On June 3, 1844, the Great Auk (Pinguinus impennis) became extinct when fishermen chased down two birds on an Icelandic island and killed them to sell to a collector. This is a rare occasion when the exact date of a species extinction is known—or is it?
The Great Auk was a penguin-like flightless bird that lived in the northern Atlantic. As the name implies, these were large birds, standing as high as 30 inches and weighing a bit over 10 pounds. They were excellent swimmers and divers, foraging for fish and invertebrates in the sea. Because they could not fly (their wings were only 6 inches long), they had to nest in dense colonies easily accessible from the sea by walking or climbing.
Great Auks were hunted from earliest times. Archeological digs have found Great Auk bones in sites throughout the northern Atlantic rim, from England around to as far south as Florida. In historic times, colonies were known only from isolated islands in the far north, probably because more southerly populations had been hunted to extinction long ago. Because they could not fly and were clumsy on land, sailors and fishermen found them a ready source of fresh meat. Feathers were also used for decoration.
As populations declined, collectors became the biggest enemy of the Great Auk’s continued existence. The final two specimens ever collected were pursued and killed by a small group of fishermen on Eldey Island, a seven-acre rock located off the southwestern coast of Iceland. Although sightings of live birds were reported at various times over the next decade or so, none were verified. Consequently, the killing of these two birds is considered the official extinction of the species.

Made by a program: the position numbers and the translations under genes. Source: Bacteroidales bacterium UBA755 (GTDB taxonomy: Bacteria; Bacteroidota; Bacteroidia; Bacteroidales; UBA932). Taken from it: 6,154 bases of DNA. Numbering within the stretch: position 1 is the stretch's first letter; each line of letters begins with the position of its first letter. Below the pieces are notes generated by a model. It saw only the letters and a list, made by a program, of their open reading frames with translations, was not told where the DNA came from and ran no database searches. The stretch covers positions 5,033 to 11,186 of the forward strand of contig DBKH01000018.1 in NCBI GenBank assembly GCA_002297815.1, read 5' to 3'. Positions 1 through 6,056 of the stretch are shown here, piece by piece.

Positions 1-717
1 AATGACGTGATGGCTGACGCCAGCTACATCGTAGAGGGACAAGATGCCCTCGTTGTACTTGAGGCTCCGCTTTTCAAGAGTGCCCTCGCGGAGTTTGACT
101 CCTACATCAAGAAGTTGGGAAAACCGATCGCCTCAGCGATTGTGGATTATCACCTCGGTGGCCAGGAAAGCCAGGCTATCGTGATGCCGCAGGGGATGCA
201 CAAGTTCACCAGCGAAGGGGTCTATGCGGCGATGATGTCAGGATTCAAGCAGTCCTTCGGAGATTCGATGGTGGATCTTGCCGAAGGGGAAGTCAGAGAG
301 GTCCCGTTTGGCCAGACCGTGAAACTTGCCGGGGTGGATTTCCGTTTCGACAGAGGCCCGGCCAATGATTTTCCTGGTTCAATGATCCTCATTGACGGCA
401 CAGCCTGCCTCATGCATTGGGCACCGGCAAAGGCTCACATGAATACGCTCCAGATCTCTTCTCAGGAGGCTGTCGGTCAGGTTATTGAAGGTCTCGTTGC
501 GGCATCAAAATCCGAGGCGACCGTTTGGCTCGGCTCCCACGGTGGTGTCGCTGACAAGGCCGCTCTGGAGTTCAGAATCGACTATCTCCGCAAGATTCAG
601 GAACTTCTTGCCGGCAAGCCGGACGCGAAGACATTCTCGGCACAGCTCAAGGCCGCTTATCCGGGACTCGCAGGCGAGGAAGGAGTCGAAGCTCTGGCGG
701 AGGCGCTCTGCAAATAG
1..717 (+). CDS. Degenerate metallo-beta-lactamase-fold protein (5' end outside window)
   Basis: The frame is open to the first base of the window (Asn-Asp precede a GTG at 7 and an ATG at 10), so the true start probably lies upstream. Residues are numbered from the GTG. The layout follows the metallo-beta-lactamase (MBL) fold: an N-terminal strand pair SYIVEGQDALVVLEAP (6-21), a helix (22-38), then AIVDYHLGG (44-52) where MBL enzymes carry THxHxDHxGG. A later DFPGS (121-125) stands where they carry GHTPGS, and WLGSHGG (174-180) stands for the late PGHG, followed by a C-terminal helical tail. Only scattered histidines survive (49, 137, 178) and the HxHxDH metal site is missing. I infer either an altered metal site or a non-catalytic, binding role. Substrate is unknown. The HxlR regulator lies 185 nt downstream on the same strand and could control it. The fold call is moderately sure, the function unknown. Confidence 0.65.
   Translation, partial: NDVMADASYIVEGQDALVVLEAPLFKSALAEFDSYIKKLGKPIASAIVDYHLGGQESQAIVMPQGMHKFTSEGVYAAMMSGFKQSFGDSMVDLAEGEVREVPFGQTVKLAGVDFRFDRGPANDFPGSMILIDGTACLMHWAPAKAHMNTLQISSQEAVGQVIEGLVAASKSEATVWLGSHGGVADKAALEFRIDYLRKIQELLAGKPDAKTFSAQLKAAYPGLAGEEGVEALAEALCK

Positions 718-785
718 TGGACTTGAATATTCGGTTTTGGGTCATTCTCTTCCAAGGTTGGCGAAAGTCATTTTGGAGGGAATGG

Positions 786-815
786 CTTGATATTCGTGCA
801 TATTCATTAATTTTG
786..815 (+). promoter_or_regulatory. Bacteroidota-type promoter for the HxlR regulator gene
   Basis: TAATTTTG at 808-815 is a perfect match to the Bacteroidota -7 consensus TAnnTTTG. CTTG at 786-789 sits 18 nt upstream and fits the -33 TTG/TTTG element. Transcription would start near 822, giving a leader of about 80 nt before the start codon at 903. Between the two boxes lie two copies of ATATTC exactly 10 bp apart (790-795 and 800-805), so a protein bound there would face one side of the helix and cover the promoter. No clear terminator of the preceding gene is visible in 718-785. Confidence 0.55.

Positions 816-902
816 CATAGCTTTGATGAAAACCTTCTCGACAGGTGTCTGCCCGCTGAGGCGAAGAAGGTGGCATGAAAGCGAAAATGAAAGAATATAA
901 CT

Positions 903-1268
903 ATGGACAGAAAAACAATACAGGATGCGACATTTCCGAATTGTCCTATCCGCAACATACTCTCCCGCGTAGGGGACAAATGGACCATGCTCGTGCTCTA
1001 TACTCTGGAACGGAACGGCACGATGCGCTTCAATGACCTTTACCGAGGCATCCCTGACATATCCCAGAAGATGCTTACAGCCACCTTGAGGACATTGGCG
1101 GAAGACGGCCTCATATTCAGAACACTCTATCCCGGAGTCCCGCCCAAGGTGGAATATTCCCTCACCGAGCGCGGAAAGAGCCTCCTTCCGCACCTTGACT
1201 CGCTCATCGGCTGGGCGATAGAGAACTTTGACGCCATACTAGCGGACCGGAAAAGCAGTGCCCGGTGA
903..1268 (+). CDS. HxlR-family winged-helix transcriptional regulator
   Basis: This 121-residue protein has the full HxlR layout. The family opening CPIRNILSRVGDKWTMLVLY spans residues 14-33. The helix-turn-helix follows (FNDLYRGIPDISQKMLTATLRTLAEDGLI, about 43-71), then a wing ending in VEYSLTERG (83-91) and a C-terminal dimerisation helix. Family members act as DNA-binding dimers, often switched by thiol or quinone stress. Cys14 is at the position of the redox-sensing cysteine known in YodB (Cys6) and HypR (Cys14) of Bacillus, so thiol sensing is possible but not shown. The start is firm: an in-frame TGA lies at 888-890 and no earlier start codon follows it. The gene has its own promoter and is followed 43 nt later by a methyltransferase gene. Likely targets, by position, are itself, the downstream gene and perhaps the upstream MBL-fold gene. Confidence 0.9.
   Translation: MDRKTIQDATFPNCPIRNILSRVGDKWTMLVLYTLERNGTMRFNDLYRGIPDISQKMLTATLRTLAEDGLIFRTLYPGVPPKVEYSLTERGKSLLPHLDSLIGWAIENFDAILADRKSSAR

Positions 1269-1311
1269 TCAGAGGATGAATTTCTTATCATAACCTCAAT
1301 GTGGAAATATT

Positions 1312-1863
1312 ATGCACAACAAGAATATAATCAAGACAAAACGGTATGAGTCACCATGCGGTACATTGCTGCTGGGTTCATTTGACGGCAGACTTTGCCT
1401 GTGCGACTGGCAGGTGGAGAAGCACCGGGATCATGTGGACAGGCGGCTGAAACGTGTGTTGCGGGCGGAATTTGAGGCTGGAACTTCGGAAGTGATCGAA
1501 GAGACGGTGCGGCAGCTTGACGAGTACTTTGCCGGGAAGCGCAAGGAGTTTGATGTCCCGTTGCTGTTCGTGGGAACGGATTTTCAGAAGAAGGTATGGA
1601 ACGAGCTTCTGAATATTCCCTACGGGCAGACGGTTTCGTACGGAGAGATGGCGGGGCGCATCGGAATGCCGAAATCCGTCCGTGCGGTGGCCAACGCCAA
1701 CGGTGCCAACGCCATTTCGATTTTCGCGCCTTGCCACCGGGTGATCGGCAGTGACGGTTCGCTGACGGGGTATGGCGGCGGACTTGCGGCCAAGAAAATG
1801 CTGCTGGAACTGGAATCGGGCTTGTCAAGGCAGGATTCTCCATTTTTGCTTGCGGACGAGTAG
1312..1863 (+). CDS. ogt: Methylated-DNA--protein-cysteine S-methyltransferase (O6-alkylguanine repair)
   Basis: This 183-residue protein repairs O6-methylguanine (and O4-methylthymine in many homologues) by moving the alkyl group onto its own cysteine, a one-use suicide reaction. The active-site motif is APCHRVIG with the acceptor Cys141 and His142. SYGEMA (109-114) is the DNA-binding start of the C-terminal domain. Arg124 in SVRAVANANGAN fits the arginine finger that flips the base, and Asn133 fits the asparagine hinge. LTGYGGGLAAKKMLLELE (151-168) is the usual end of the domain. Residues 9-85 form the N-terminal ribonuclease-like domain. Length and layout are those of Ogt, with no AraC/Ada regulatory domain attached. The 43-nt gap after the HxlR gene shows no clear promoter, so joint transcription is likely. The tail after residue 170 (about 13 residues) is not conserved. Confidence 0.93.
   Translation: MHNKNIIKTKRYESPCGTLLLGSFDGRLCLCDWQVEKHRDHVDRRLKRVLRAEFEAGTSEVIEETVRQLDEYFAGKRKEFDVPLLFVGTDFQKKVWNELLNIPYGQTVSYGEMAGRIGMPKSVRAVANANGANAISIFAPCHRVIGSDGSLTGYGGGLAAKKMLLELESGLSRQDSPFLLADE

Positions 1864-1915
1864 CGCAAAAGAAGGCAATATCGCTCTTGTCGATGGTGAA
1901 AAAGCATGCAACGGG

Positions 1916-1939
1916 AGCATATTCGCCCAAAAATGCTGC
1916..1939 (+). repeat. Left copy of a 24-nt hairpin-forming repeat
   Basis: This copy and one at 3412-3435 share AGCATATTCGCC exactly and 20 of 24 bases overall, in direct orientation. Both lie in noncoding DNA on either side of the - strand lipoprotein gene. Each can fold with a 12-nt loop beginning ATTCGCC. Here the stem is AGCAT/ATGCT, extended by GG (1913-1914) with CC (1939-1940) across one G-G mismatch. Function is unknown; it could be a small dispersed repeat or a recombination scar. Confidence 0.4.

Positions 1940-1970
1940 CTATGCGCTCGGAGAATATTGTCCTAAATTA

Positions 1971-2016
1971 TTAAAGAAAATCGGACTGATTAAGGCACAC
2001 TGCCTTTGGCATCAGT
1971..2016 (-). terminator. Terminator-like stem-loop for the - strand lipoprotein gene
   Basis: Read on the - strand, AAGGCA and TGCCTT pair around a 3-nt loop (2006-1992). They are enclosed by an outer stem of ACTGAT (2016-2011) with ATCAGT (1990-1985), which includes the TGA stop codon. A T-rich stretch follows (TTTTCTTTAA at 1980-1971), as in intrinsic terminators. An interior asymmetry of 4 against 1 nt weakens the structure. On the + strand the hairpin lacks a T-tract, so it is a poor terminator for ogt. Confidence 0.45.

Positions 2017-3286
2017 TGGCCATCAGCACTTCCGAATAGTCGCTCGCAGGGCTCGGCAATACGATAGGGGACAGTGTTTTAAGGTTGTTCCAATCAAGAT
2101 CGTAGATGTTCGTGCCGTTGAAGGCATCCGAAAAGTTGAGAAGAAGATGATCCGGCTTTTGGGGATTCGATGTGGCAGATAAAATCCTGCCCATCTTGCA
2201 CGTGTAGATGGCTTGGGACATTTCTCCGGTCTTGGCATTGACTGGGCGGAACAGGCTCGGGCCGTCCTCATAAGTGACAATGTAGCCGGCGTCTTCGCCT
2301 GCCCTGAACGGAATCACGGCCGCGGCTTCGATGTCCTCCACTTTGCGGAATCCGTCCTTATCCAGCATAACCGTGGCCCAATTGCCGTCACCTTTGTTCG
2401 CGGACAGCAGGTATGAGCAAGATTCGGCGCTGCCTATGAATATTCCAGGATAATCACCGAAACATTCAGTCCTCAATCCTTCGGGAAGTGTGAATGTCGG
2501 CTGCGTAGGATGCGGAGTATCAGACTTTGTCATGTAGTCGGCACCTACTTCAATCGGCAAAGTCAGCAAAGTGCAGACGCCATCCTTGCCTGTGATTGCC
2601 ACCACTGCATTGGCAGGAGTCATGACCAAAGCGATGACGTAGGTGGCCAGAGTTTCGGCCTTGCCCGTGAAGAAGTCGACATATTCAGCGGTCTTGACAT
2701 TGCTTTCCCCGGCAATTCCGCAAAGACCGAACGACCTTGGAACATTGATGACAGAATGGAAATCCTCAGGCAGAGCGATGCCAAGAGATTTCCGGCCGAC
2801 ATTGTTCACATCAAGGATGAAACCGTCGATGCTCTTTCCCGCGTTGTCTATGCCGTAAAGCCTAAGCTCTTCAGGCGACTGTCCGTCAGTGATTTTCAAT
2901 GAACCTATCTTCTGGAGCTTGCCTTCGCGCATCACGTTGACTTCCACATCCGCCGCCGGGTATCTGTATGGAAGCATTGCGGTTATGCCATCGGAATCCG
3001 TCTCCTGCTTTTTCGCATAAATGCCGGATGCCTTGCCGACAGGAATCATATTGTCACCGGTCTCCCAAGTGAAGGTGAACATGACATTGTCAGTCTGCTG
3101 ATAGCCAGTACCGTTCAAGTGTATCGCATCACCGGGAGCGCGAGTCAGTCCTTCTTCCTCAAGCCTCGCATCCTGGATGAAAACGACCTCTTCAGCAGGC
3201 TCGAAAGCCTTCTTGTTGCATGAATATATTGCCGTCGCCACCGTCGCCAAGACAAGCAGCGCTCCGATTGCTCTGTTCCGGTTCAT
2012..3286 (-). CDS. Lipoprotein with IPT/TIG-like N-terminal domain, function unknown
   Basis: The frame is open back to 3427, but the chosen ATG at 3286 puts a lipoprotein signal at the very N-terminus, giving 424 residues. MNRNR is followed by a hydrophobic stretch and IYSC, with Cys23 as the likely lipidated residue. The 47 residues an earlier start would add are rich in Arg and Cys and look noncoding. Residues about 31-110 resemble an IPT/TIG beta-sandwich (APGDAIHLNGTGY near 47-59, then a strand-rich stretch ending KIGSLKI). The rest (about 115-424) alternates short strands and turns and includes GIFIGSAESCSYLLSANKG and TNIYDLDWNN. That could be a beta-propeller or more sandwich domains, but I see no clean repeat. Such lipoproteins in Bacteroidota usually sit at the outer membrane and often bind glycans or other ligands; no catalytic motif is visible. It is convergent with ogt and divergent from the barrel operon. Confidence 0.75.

But exactly when did it happen? Modern websites list a variety of dates, sometimes mixing up June and July of 1844. But older sources confirm that the probable date of extinction was between the 2nd and 5th of June, 1844. I have chosen June 3, based on the testimony of Alfred Newton, an early professor of zoology at Cambridge University and an expert on the Great Auk who interviewed the collectors some years after their return. But, as other observers have said, sailors are not particularly good with dates—so, you pick!
Animal Diversity Web. Pinguinus impennis great auk. University of Michigan, Museum of Zoology. Available at: http://animaldiversity.org/accounts/Pinguinus_impennis/. Accessed July 12, 2017.
Birkhead, Tim. 1994. How collectors killed: One hundred and fifty years ago next week the last two great auks ever seen were killed at the breeding colony on a tiny island off the coast of Iceland. New Scientist, 28 May 1994. Available at: https://www.newscientist.com/article/mg14219273-900/. Accessed July 12, 2017.
Galasso, Samantha. 2014. When the Last of the Great Auks Died, It Was by the Crush of a Fisherman’s Boot. Smithsonian.com, July 10, 2014. Available at: http://www.smithsonianmag.com/smithsonian-institution/with-crush-fisherman-boot-the-last-great-auks-died-180951982/. Accessed July 12, 2017.
Gaskell, Jeremy. 2000. Who Killed the Great Auk? Oxford University Press, Oxford. 227 pages.